‘God we were a good team!’ says Graeme Swann as he reflects jovially upon England’s previous ascent to the top of the ICC Test rankings.
It came to a head after a victory by an innings and eight runs at the Oval in August 2011 to consequently secure a 4-0 series thrashing of India.
Swann himself knows the journey and processes involved to reach the top better than most, outlined by the documentary entitled ‘The Edge’ which aired on the BBC last weekend.
He played with some of the finest players the country has produced to famously claim victory in the 2010/11 Ashes series Down Under, all while taking 255 wickets in 60 Test matches for England himself.
Nine years on, seamer Chris Woakes revealed the team have spoken about their ambitions to displace leaders Australia at the top of the pile and replicate the achievements of Andrew Strauss’ side, starting with the current series against Pakistan.
But former off-spinner and Betfair ambassador Swann has warned that despite some encouraging signs, there are some clear self-inflicted obstacles in the way right now.
‘It is brilliant that they are aiming for that, but the one thing that we had throughout that period was a really dependable high-scoring top three in Strauss, [Alastair] Cook and [Jonathan] Trott,’ Swann tells Sportsmail.
‘Being the no.1 team in the world is all about massive first-innings runs, and I keep saying it that this England team are not quite delivering on the first-innings runs, and even when they look like they are going to demoralise the opposition and get 600 they end up getting 400-450.
‘I really want to see the top three especially start to churn out the runs that [Ben] Stokes is doing, that Joe Root will get back to doing I’m sure. There are some brilliant signs and some great players, [Dom] Sibley played really well.
‘But I want to see these guys getting hundreds every second or third Test match and posting massive totals. If you do that the bowling attack will bowl teams out and they will be No.1 in the world again.’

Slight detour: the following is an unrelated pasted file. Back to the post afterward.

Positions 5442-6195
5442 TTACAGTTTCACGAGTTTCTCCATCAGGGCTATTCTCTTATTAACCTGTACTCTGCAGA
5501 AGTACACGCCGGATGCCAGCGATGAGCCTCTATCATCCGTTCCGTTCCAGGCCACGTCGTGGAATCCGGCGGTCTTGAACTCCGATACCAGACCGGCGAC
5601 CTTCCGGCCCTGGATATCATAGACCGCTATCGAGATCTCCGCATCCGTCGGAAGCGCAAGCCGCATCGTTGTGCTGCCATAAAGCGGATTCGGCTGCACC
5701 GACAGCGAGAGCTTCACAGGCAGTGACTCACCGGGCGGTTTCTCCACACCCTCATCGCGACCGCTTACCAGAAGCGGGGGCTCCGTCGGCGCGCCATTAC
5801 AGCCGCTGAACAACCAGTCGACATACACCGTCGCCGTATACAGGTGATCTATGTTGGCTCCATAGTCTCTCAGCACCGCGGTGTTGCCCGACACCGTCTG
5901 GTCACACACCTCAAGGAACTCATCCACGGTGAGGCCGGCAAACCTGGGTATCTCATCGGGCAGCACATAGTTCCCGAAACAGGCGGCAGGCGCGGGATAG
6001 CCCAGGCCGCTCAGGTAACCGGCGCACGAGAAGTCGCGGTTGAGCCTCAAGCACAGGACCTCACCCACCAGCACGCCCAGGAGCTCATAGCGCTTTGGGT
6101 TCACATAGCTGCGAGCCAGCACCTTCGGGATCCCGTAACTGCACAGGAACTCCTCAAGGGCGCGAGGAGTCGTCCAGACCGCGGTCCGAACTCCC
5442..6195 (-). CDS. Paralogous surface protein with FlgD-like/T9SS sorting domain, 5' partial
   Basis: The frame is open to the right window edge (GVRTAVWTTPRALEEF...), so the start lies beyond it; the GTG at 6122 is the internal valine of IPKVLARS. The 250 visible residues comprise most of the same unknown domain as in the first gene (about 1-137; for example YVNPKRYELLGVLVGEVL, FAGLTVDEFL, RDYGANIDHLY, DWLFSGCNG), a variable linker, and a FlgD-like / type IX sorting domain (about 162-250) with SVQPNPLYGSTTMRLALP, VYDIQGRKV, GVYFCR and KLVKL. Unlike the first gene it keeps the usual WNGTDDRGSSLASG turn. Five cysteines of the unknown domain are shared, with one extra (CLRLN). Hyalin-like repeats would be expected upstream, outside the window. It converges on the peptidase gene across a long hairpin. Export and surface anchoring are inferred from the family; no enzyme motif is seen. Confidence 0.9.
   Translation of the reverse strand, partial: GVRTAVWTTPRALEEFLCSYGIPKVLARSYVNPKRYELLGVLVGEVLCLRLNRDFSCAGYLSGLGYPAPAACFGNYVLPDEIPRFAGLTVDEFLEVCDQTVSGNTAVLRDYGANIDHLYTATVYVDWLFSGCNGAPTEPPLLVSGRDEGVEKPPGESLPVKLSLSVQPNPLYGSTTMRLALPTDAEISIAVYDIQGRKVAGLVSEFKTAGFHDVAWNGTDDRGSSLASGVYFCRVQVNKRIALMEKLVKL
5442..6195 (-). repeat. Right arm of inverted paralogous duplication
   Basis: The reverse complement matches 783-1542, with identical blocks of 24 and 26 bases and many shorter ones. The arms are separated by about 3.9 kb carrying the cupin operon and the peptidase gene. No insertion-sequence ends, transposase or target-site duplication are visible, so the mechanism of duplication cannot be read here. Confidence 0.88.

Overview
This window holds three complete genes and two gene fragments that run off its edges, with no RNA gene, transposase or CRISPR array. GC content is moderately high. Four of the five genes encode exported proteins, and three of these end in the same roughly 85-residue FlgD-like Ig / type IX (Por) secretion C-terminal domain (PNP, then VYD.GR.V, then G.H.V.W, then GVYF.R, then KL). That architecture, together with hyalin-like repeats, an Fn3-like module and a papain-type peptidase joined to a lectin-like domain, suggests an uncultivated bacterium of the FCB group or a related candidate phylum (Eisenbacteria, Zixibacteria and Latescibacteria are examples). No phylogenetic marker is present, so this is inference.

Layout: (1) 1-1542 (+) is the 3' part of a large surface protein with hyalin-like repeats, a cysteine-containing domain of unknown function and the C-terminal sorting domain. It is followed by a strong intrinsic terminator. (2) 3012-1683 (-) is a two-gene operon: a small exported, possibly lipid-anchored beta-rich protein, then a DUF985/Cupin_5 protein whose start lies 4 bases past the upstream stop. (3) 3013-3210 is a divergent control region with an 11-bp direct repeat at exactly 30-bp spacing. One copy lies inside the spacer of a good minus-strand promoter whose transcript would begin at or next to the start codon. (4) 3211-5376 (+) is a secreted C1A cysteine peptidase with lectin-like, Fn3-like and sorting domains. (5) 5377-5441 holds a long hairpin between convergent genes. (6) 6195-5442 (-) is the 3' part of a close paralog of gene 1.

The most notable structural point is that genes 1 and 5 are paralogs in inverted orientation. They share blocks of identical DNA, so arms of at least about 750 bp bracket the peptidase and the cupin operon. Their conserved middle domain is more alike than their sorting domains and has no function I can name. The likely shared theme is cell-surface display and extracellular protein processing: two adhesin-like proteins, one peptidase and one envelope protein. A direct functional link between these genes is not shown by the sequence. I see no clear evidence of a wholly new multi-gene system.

However, while England took a small step towards climbing the rankings after coming from behind to defeat West Indies, Joe Root’s men did see quicks prevail in taking wickets but the spinners toil for little reward.
Off spinner Dom Bess bowled just 15 overs in the second innings of the second Test and did not bowl at all in the third Test.
But Swann admits he felt sorry for the 23-year-old for bowling in unfavourable conditions.
‘One thing that is very hard for a spin bowler is if you’re not bowling constantly you lose your rhythm, and your confidence goes slightly. You start thinking about your action, where to land the ball, and it stops being a very natural thing. I felt for him a bit because they weren’t easy conditions to bowl spin.
‘Old Trafford in that second Test match was turning square by the end but when you haven’t played much cricket and you haven’t got yourself up and running throughout the season, it is very hard to walk in and especially in a Test match at the top level, and be absolutely on the money.
‘If you are in a regular season, you have got the advantage of playing three or four county games before the first Test match and you are in good rhythm by then and you have got some wickets under your belt, but none of the guys had that.
‘I felt he bowled well without setting the world alight, I thought his lines were very good and he is aiming at off stump rather than middle which is an important thing I believe, but he is such a young lad. Spin bowlers don’t usually earn their keep until they are turning 30, but he has got ages to go yet.
‘He could play a good decade of Test cricket for England so if he keeps going away and keeps bowling. It is very hard to replicate match situations but wherever he can, he just needs to get the ball in his hands and work on spinning it harder and harder. He could be a fine asset for the England cricket team for the next decade.’